For those who say that the government does not have the legal authority to collect income tax, you may be right (sort of). It seems to be true that the government cannot show the chapter and verse that gives its authority to tax BUT if you fail to pay and try to challenge it in court, you will be tried in an Article I Tribunal (Tax Court) NOT an Article III Tribunal (Constitutional Court). So any attempt to defend yourself by using The Constitution or Law will fail, you will lose your property and go to jail.

Article III tribunals are the Supreme Court of the United States and the 13 United States courts of appeals and 94 United States district courts that make up the judicial branch of the government defined by Article III of the Constitution. These courts have the power to hear cases involving the Constitution or federal law and certain cases involving disputes between citizens of different states or countries. Only Article III courts may judge cases involving life, liberty, and private property rights, with limited exceptions.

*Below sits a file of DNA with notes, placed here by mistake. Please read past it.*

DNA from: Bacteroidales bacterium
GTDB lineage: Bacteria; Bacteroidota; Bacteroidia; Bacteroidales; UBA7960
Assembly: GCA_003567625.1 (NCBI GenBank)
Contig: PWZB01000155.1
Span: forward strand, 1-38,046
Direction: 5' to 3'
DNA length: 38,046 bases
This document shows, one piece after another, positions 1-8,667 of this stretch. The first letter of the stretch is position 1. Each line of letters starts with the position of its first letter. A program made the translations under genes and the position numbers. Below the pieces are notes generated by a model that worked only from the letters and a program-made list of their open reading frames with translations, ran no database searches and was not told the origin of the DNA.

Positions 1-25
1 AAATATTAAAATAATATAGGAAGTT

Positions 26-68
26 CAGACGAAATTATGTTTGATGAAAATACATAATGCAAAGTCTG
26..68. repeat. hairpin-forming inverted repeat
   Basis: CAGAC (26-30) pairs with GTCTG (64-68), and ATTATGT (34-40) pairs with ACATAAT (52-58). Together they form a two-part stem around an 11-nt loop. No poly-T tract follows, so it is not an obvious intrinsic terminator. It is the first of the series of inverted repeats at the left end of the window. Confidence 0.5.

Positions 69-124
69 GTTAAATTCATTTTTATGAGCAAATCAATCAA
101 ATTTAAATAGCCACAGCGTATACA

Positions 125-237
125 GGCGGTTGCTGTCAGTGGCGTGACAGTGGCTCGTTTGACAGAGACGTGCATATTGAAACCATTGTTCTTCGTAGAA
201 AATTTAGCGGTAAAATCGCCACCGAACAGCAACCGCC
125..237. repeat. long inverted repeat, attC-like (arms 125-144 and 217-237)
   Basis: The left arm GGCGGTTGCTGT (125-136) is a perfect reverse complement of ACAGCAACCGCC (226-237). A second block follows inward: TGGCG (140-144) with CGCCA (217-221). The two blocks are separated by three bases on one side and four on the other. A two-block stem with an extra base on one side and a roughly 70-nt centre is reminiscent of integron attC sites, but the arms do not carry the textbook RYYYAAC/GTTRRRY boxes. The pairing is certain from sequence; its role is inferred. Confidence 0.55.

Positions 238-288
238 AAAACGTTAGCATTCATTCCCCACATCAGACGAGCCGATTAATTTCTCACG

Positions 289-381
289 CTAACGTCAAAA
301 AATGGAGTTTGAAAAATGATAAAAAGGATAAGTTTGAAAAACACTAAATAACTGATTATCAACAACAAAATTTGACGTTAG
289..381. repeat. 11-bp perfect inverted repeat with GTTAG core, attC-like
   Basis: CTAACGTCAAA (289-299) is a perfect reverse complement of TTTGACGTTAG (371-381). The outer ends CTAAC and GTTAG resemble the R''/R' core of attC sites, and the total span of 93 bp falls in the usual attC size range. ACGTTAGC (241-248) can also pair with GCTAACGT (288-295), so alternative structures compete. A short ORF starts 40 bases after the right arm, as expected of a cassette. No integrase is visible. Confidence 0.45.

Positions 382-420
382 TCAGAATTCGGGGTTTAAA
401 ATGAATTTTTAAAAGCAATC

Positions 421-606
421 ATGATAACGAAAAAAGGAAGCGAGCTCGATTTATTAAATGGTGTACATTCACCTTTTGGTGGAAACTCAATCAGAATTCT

The United States Tax Court is an Article I tribunal.

Article I tribunals are certain federal courts having differing levels of independence from the executive and legislative branches. They can be Legislative Courts that review agency decisions, Ancillary Courts with judges appointed by Article III appeals court judges, or administrative agencies. Article I judges are not subject to the Article III protections. The United States Supreme Court has determined that Article I tribunals may exist, but that their power must be circumscribed and when deprivation of life, liberty, property is involved, their decisions are subject to ultimate review in an Article III court.